When Ole Miss plays Tulane in New Orleans Saturday, more than football will be on the minds of both teams.
It’s the first game for the Green Wave since the injury to senior safety Devon Walker, who fractured his spine during a game against Tulsa on Sept. 8. A New Orleans native, Walker is a cell and molecular biology major who earned a football scholarship after walking on to the team in 2009 and started the first two games this season for Tulane.
Walker spent 10 days at St. Francis Hospital in Tulsa and has been moved to an undisclosed rehab facility to continue his recovery, according to a statement Tuesday night from Walker’s parents, Booker and Inez Walker. He is alert and actively participating in respiratory and other therapies that are part of his recovery, according to Tulane spokesman Roger Dunaway.
His parents expressed their appreciation and gratitude to the doctors and staff at St. Francis, who provided immediate care for Walker, and asked that “all the prayers, well-wishes and support continue with him through his journey.”
When Ole Miss learned of Walker’s injury, it began promoting ways to support him through Tulane and ran a billboard shot during this past Saturday’s game against Texas. The Ole Miss football team will recognize Walker by wearing “DW” decals on their helmets.
On Wednesday, athletics director Ross Bjork tweeted, “Proud that our football team will wear DW decals vs Tulane in honor of Devon Walker. We wish him well,” with a picture of the helmet stickers. He also tweeted, “Please help support Devon Walker’s recovery by going to http://www.tulane.edu/devonwalker. Thanks from the Ole Miss family….”
Bjork said he and Ole Miss head coach Hugh Freeze talked about the decal last week.
“We said it would be great to do something in his honor when we play them this coming week, and we put the decal together,” Bjork said. “Once we got them in (Wednesday), we wanted to make sure that people knew we were showing our support and get it out there.”
The Ole Miss football program faced similar adversity when Roy Lee “Chucky” Mullins shattered four vertebrae during a game against Vanderbilt on Oct. 28, 1989. His injury ended his football career and left him paralyzed, and he died on May 6, 1991, from complications resulting from a blood clot.
“We have a great ambassador of this, too, in Chucky Mullins,” Freeze said. “Having gone through (a similar situation at Lambuth University), I know of the pain that it causes and anything you can do to bring recognition to it and this young man, we’re glad to do it.”
Freeze said he will discuss the injury with his team when he gives them the stickers.
“We’re going to talk about the fragile state of life for all of us,” Freeze said. “You’re not promised another day, and we need to be thankful for the health and the days we have while we have them.”
Ole Miss offensive lineman Ethan Hutson knows Walker from Destrehan (La.) High School, where they were both honors students. Hutson remembers Walker as a member of back-to-back undefeated high school championship teams. When Hutson’s dad, Mark Hutson, was an assistant and later interim head coach at Tulane, Hutson hung around Walker and his Tulane teammates.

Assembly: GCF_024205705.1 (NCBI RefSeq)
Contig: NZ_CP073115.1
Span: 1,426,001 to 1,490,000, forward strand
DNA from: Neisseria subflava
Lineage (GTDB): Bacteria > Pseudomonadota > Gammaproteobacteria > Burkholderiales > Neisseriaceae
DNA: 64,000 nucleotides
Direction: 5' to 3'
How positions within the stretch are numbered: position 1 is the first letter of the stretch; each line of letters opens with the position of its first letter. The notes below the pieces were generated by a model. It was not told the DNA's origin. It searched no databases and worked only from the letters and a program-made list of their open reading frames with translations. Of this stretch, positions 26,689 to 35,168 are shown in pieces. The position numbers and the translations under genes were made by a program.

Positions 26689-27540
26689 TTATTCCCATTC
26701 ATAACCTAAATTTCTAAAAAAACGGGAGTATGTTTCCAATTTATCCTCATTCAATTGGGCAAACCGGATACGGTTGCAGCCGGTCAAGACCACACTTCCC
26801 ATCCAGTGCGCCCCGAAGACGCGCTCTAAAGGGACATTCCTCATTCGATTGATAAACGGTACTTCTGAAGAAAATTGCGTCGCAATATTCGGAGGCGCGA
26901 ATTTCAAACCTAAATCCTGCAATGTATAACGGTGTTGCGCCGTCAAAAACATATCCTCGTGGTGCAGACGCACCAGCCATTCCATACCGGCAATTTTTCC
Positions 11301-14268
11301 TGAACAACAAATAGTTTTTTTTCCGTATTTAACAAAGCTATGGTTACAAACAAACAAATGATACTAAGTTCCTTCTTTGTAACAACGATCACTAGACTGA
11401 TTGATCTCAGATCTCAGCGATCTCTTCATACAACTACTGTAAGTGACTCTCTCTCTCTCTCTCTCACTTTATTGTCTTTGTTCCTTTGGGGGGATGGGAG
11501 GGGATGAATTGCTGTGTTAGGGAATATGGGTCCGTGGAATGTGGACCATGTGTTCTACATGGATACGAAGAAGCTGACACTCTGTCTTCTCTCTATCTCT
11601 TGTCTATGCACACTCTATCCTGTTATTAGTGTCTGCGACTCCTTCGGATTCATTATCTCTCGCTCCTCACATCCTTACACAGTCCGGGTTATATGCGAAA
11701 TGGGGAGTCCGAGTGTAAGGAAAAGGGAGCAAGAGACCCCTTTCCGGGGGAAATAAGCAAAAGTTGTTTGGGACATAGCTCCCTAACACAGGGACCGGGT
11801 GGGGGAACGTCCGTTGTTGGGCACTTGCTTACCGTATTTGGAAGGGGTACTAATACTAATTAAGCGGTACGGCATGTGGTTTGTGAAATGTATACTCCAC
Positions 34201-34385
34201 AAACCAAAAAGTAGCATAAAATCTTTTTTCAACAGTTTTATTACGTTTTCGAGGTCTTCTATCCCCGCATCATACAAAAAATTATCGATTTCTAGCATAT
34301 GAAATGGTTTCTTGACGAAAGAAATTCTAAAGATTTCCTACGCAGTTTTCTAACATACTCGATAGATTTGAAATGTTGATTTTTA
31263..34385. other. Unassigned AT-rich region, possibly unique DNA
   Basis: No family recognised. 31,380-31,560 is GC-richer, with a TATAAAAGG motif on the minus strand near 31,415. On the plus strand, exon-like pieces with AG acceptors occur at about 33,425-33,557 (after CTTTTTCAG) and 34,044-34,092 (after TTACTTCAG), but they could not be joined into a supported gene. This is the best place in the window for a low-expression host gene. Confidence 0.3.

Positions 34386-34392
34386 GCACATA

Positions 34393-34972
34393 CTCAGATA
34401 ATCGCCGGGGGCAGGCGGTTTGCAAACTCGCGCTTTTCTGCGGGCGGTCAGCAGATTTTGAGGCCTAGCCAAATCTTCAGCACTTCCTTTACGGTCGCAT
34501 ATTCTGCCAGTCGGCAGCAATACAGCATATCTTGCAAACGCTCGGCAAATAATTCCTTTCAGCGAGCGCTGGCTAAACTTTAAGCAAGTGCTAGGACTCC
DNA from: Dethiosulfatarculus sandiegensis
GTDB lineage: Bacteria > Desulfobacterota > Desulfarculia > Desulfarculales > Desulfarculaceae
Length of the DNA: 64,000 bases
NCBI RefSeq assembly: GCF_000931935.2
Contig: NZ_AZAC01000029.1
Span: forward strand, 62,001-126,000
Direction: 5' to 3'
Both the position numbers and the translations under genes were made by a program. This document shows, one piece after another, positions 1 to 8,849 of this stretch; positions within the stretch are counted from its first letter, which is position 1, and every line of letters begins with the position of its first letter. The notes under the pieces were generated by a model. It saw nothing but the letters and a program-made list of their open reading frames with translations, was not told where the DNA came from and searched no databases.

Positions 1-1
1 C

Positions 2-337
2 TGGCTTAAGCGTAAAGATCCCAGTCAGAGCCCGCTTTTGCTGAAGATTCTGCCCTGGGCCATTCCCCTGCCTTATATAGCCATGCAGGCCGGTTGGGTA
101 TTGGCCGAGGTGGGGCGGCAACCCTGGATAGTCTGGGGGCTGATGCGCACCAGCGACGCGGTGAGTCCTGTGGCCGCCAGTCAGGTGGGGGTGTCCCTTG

“I know Devon personally, and I hope he gets well,” Hutson said.
Tulane University established a webpage, www.tulane.edu/devonwalker, to show support for Walker, whether it’s through a post on his Facebook fan page, a private message or a donation to the Devon Walker Fund. The Tulane undergraduate student government held a rally on campus this past Friday for Walker. Tulane students are also selling T-shirts designed with Walker’s name and number to benefit him.
The Tulane players will wear “#18” stickers on the left backside of their helmets, and the entire coaching staff and support staffs will wear the white official Devon Walker recovery T-shirt. Tulane has also begun a “White Out the Dome for Devon” campaign to raise awareness and to help sell the recovery T-shirts.
Dunaway said the team will be doing other things to recognize Walker, but those won’t be made public until game time.
“They have requested about 30,000 things to do,” Tulane head coach Curtis Johnson said of his team in Tuesday’s press conference. “We are in the process right now of deciding what we’re doing. I just want input from everybody. I want input from everybody on the football team. We’re gathering the information, and I’ve got my ideas, but they supersede me.”
Bjork said these kinds of things transcend competition, and Ole Miss’ role in Saturday’s game will be to be supportive of Tulane’s efforts and be respectful of what happened.
“We have a game to play, and we’re trying to get our confidence with our players, but the respect level that we will have for Devon and his family will be tremendous,” he said.
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